Board gaming, I submit, is only harder to get into casually than, say, video games because it is so niche. It’s hard to find out what board games are good or even where to get them unless you know someone or some resource that can tell you about them. For me, it started with the fact that some of the comic book stores I went into sold them, and then finding Board Game Geek, and through all of those finding more and more board games and resources to get more into it. Beyond that, there aren’t that many barriers and with a focus on co-operative and solo play there get less and less all the time.

        Even with some social aspects, you don’t need a huge group of people to play board games anymore. Legendary plays solo, and also plays well with 2 players. Android is listed for 3 – 5 players, but people have played it quite well with two. Fury of Dracula plays well with 2 players and scales to 5. War of the Ring seems built to play with two players but you can have more if you want. Arkham Horror can play solo, which means that it can play with two players as well. Most co-operative games play against the game itself in some way, and so can be made to scale from 1 to the total number of players, and semi-co-operatives play with 2 players most of the time. The exception is a game like Battlestar Galactica, with a traitor mechanism, since you’d lose that if you tried to play with only two players (ie you’d know who the traitor is once you know it isn’t you).

        As for PBF, Battlestar Galactica is a good example for this, and the game is different in interesting ways between PBF and live while keeping a similar experience. Face-to-face, you have more immediate and direct interaction which makes the general accusations more interesting, but in PBF since you have more time to make responses you generally also get a more thematic reaction, with good games having a lot of players that make IC responses and reactions as well as OOC ones. In general, very thematic games work well in PBF because you have more time to explore the theme, which you don’t get face-to-face.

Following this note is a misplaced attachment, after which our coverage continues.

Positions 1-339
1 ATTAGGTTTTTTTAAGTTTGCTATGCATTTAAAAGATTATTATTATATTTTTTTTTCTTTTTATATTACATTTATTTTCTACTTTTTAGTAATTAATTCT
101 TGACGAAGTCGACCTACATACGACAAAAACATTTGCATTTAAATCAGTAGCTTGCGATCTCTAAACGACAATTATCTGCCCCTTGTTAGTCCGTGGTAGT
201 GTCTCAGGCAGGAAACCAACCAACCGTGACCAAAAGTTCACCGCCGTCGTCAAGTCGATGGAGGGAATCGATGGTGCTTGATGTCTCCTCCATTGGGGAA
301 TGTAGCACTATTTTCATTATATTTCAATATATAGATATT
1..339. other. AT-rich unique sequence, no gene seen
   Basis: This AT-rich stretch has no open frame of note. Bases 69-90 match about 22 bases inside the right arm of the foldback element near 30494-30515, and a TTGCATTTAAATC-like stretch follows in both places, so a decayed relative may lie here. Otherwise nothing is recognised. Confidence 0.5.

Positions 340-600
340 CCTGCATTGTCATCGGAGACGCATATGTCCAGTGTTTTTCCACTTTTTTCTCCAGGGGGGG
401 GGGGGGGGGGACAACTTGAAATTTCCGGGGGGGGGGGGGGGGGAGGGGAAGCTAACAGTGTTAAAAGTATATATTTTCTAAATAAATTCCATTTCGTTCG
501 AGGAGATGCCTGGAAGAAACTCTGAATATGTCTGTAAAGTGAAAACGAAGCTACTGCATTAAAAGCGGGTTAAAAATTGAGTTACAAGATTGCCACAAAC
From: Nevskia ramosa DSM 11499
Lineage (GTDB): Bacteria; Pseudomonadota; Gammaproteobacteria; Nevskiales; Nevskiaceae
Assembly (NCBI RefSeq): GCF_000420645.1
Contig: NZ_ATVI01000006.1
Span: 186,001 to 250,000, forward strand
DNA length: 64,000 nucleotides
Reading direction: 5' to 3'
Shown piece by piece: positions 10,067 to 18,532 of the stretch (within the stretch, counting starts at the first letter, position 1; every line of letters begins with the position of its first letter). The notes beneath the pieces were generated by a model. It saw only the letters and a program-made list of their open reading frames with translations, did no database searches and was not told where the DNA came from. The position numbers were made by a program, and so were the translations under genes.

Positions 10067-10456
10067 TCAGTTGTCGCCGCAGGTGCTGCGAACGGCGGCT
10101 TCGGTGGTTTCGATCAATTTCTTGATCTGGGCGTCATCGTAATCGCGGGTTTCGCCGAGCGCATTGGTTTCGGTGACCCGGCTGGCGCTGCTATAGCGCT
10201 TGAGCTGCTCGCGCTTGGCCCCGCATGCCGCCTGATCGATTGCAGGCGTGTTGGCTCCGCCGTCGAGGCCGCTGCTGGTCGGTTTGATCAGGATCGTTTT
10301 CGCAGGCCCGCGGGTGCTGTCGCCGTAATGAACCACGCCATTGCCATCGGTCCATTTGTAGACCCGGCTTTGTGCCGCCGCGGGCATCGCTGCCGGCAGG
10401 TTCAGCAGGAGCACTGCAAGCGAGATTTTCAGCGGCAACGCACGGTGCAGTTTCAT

If you see board games as more of a framework for social interaction, then, yeah, not having people who are that into it can be an issue … but the same would be said of video games. But in both cases, I think that they can stand on their own, and think that board games provide a different sort of experience from video games that means that just because you like to play video games doesn’t mean that there’s nothing that board games can give you that’s different from what you get from video games. Which was the main thrust of what I was saying in that point.

  17. StashAugustine says:

    Okay, I’m being slightly sarcastic here, but that bit on boardgames made me literally start twitching. Monopoly is literally designed to be unfun and Risk/Munchkin are really only fun as stuff to do with friends. My dad was a huge wargamer in the 70’s (we’ve got a huge pile of Avalon Hill stuff around my house) so my entire family plays a lot of boardgames. My recommendation for a introductory game would be Twilight Struggle- it’s a card-driven board game about the political struggle between the US and Russia in the Cold War. It’s relatively simple to pick up, it’s a ton of fun, and it’s two-player so you don’t have to kidnap convince more than one person to play with you. Alternate recommendation is 1960: Making of a President about the Nixon/Kennedy election- similar rules but slightly simpler and about a different subject if the Cold War doesn’t appeal to you. (I myself haven’t played it but have heard very good things.)

  18. StashAugustine says:

    Also on the subject of Infamous: while that morality system sounds pretty stupid and the enemies surrendering sounds pretty annoying, does anyone not see why it’s morally neutral to kill dudes shooting at you but a bad idea to kill someone who’s thrown down his gun and is begging you not to shoot him?

  19. Phantos says:

    Procedural generation in games is an idea with great potential, often ruined by lousy developers.

    The rise of “rogue-like” games are an example of this. What should make an experience fresh every time is essentially turned into a slot machine that hates the player. Because lazy programmers think “procedural generation” means “let’s make the game develop itself, so we can not put any thought into this and just watch Spongebob all day!”.

    (Spelunky, Binding of Isaac, Left 4 Dead, etc.)

    I’m always met with a dual feeling of optimism and dread whenever I hear a game has a theme of procedurally-generated content. Because as much as I like the potential, I know very few people in the industry have the discipline to make another Rogue Legacy.

    1. ET says: